Kitchen 15401540 Camino Del MarDel Mar858-793-6460www.laubergedelmar.com/kitchen1540
I'm a big fan of restaurant matchbooks. When I was a little boy, I used to marvel at my father's massive collection, part of which he'd acquired during his travels abroad on a tugboat. He kept the matchbooks in a large fishbowl, and I'd study ones from the U.S.S.R. and Hong Kong, trying to guess what my father ate at the various restaurants. They seemed to me a much cooler, more dangerous equivalent to a passport stamp. But now, with smoking scorned, the restaurant matchbook is a bit of a dying accessory, often replaced by business cards or mints.
So imagine my delight when I walked into Kitchen 1540 on a weeknight and found not a flimsy little book, but a rather sizable box emblazoned with the restaurant's logo. I don't blame the hostess for looking at me like I was a nutter when I started marveling at the matches. This, I thought, is definitely one I'd have pulled out of the bowl.
And like the restaurant matchbook, finding an affordable North County eatery that isn't a greasy bro-hang or pizza pub is also a bit of a score. It strikes me as odd that there isn't some kind of dining middle-ground north of La Jolla. Something casual, yet elegant, a nice place that you wouldn't have to take out a second mortgage to pay the bill. I'd heard that Kitchen 1540 fit this description.
The dining room was dimly lit with wood and green-suede accents, which might be intimidating if not for the beaming light emanating from the open kitchen. The drink and wine menu is sizable, and a cocktail like the lavender vodka and lemonade "Purple Rain" was refreshing enough, if not stereotypically pricey at $10.
The food, however, was a delight and reasonably priced (there's only one entrée on the menu over $30), considering chef Paul McCabe's commitment to using only seasonable produce and sustainable, hormone-free meats. Upon the server's recommendation, we ordered the foie gras, which is served sizzling upon a hot stone with black pepper financier and-no shit-blood-orange Pop Rocks. While I didn't partake due to my protestation of the cruel way foie gras is produced, my date put on her best SNL-Jersey accent and exclaimed, "It's like butta!" (Translation: It's delicious). I just sat there wondering where the hell one finds blood-orange Pop Rocks.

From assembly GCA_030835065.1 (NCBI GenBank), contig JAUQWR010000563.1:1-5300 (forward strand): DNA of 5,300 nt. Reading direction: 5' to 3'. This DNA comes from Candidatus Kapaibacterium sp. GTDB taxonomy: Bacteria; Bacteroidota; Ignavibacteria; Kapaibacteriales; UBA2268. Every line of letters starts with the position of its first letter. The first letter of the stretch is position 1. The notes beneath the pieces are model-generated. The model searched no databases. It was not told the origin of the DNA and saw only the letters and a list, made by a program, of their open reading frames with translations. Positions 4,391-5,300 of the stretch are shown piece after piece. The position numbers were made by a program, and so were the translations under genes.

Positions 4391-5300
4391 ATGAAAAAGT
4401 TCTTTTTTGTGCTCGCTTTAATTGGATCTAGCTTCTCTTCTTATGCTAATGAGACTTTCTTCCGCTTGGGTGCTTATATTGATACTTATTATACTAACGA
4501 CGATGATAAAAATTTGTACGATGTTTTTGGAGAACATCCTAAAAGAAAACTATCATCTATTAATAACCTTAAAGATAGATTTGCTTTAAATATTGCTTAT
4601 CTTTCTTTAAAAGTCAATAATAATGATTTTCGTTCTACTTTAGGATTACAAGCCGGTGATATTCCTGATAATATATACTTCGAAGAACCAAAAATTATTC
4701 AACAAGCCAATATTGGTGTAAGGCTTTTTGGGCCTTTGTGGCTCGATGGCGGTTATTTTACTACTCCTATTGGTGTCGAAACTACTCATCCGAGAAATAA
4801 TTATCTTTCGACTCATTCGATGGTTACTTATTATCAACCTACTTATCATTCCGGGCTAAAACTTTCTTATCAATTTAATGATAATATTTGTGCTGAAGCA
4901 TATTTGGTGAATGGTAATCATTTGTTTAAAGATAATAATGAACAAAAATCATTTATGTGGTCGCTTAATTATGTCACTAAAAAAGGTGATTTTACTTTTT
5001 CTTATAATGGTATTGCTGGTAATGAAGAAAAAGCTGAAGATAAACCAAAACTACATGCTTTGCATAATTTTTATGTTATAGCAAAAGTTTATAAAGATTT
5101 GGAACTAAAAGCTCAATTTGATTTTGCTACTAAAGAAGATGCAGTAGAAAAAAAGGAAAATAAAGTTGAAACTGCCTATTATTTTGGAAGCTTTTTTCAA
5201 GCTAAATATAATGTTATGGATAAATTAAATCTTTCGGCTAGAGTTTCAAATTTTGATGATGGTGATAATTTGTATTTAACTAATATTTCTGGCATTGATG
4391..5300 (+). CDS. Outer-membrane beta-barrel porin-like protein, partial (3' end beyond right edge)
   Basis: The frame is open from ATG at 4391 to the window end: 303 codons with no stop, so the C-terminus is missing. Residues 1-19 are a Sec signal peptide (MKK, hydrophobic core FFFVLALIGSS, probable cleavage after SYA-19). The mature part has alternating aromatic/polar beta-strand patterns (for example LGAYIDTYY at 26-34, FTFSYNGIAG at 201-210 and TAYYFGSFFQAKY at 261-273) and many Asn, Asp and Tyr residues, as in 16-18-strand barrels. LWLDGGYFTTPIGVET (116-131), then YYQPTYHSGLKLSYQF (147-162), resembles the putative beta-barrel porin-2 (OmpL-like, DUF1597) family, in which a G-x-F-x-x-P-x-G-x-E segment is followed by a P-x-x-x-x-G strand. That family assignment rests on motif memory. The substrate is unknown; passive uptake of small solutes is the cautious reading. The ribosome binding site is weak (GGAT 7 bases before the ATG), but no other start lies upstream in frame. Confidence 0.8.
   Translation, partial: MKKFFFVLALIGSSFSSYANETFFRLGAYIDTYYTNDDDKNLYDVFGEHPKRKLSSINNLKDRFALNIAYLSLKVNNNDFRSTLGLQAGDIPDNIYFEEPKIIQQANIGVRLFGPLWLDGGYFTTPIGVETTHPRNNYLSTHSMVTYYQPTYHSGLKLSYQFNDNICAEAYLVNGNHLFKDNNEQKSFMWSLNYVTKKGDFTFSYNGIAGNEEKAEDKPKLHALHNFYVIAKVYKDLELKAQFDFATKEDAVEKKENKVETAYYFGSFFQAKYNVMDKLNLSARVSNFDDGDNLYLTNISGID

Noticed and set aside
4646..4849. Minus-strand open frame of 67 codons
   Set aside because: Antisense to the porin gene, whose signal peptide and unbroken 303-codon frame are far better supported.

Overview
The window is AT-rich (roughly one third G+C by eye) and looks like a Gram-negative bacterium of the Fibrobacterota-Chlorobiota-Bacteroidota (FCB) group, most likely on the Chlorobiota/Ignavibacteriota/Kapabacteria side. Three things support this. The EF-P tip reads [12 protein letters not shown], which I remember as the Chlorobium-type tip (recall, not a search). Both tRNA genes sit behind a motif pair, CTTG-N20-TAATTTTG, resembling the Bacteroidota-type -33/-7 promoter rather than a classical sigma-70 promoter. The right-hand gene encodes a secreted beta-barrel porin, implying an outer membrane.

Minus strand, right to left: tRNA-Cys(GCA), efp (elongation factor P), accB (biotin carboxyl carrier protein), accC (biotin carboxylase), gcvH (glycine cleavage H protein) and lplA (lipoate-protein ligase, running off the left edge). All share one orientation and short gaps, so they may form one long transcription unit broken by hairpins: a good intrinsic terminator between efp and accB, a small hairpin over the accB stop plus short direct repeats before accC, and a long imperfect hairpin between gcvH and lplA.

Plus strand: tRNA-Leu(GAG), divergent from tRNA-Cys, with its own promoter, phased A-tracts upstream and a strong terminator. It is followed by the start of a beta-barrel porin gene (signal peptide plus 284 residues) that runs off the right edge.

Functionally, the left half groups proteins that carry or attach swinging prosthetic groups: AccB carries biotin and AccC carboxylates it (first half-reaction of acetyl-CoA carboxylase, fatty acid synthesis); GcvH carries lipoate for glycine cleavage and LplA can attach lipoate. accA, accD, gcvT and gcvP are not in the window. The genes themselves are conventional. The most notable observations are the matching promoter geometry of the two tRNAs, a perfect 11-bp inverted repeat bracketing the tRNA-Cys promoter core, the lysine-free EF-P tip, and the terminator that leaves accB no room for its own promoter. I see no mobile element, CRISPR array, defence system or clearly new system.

My roasted wild prawns were a bit underwhelming in the chili oil they were served with, but one of the night's biggest surprises was how much I enjoyed the beet salad. Now, I love beets; here, they're served with caramelized yogurt (that's cool), pistachio brittle (yum) and (horror) Valdeon blue cheese. Usually, when I accidentally have blue cheese, I'll come across as if I'm reenacting that scene from Big in which Tom Hanks tries caviar for the first time and ends up spitting it out and wiping his tongue with cocktail napkins. Not this time. The salad was a perfect balance of tastes, and the cheese was mild enough to be complementary, not overwhelming.
We shared the seafood stew, which included roasted monkfish, lobster, shrimp, kaffir and mussels and was served in a light broth that resembled the better Thai Tom Yum soups I've had. Spicy, sweet, but not bitter, we ate it all and dipped our bread in it. Savory enough to can up and sell in bulk.
Overall, I left feeling that Kitchen 1540 may, indeed, be everything to everybody-something that appeals to affluent Del Martians as well as the more casual diner. It boasts a quirky uniqueness that is matched and complemented by a hint of elegance. I imagine that once race season starts back up, Kitchen will be packed to the rafters. But until then, anyone looking for that middle ground, that place a mere tugboater with a predilection for matchbooks could afford, it's finally time to head north.